If your landlord doesn’t make repairs after you’ve notified him in writing or the Board of Health has ordered him to make repairs, you might have to consider other options, for instance withholding rent.
1. Withhold Rent
One way of getting your landlord to make repairs is withholding some or all of your rent until the landlord makes the repairs. This is termed rent withholding. Renters have a right to withhold rent because property owners have an obligation to offer habitable and safe housing under the habitability warranty.
In the event that the landlord violates this obligation, a renter’s duty to cover the full rent stops until repairs take place. A renter might wish to withhold part or all the rent, depending on the extent of the violations.
The law doesn’t state the amount or the duration in which you can withhold rent. If you’re thinking of adopting this measure, it’s imperative you do it right. Remember, you must fulfill certain requirements before you can take this route.
This is the most direct way of forcing the property owner to make repairs. More frequently than not, it’s the most successful strategy as well. It’s especially successful in a unit where renters agree to withhold their rent.
When you withhold your rent, you’re in a better position to negotiate what you want. Some of the things you can negotiate include:
- The amount of rent you’ll pay while repairs are taking place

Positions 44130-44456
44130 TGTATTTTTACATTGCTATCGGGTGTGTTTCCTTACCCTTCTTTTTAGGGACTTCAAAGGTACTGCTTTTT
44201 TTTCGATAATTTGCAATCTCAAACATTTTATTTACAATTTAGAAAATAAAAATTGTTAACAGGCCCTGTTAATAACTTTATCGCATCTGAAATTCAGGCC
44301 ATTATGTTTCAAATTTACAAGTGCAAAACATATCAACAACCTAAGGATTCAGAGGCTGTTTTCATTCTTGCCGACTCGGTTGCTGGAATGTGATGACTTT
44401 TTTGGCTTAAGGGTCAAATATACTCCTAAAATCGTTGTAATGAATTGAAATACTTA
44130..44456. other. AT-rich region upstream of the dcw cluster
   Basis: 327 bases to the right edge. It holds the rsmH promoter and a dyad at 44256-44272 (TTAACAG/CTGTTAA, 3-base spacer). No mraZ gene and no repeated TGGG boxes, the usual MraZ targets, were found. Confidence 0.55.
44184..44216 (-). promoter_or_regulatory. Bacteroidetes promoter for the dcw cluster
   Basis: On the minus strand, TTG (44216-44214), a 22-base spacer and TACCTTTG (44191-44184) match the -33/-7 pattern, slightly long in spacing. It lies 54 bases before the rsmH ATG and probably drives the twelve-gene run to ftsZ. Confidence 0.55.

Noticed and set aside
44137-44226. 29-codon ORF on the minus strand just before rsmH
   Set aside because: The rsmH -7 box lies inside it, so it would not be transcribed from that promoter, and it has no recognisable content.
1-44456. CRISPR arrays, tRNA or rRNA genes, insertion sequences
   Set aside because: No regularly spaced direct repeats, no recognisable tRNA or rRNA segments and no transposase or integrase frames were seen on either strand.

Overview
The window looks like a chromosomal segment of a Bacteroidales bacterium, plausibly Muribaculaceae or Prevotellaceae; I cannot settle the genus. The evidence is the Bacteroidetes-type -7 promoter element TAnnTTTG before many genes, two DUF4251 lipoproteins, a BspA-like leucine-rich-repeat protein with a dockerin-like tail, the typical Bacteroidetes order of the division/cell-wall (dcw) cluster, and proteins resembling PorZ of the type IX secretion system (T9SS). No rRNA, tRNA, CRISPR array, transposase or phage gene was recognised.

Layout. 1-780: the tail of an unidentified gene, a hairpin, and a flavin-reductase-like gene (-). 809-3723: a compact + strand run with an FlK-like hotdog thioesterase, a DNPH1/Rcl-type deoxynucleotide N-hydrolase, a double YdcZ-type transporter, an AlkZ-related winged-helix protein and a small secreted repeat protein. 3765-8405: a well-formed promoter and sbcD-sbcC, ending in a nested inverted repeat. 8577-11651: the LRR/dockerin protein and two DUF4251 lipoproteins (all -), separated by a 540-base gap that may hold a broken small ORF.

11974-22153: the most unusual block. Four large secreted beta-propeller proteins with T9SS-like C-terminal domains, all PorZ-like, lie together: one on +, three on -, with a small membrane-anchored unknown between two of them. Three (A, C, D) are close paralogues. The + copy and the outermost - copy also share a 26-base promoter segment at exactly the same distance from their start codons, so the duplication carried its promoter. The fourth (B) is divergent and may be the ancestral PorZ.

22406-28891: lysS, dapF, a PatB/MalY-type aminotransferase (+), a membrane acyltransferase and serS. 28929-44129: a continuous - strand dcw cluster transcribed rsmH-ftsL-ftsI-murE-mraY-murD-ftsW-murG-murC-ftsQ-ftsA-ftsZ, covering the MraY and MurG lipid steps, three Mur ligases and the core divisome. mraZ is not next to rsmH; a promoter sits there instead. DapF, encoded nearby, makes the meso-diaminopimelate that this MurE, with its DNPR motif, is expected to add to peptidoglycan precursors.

- The amount of the withheld rent you’ll return once repairs are over
- The date when the property owner will begin and complete repairs
2. Make Repairs and Subtract the Cost
Depending on your residential area, you might be eligible to use the repair and deduct strategy. In the event that your state doesn’t permit the tactic, examine your local housing laws to establish whether your city has implemented it independently.
If your city or state lacks this statute, the procedure isn’t accessible to you. Not every jurisdiction permits renters to exercise this measure and if they do, it’s only for habitability issues. If this approach is available to you, you’d need to arrange to fix the problem at your expense. The statute will typically specify:
- The situations validating your use of the approach
- The rent amount you can use for repairs
- The frequency with which this approach can apply
Bear in mind that this approach is a poor option when it comes to major repairs such as a roof. The law allows you to fix anything in your rental or in your building’s common areas. If violations affect numerous units or the entire building, a group of renters can join and have the repairs done.
However, ensure that everybody agrees and that you’ve issued the landlord with a written notice of the breaches.
3. Moving Out
If your dwelling isn’t livable and the landlord hasn’t made changes in spite of repair requests and complaints, you can move out permanently or temporarily. You could also move out in the event that the landlord has attempted to remedy the issue but failed.
For instance, unsuccessful attempts to get rid of vermin infestations give you the right to move out. The drastic measures are only justified when the problems are truly serious, for instance, the lack of necessary services.
While rental problems are commonplace, it’s important you know how to address them. If you don’t know how to do so, check this guide.
For more information on what to do if you’re having rental issues, contact us at Apartment Agents or leave a comment.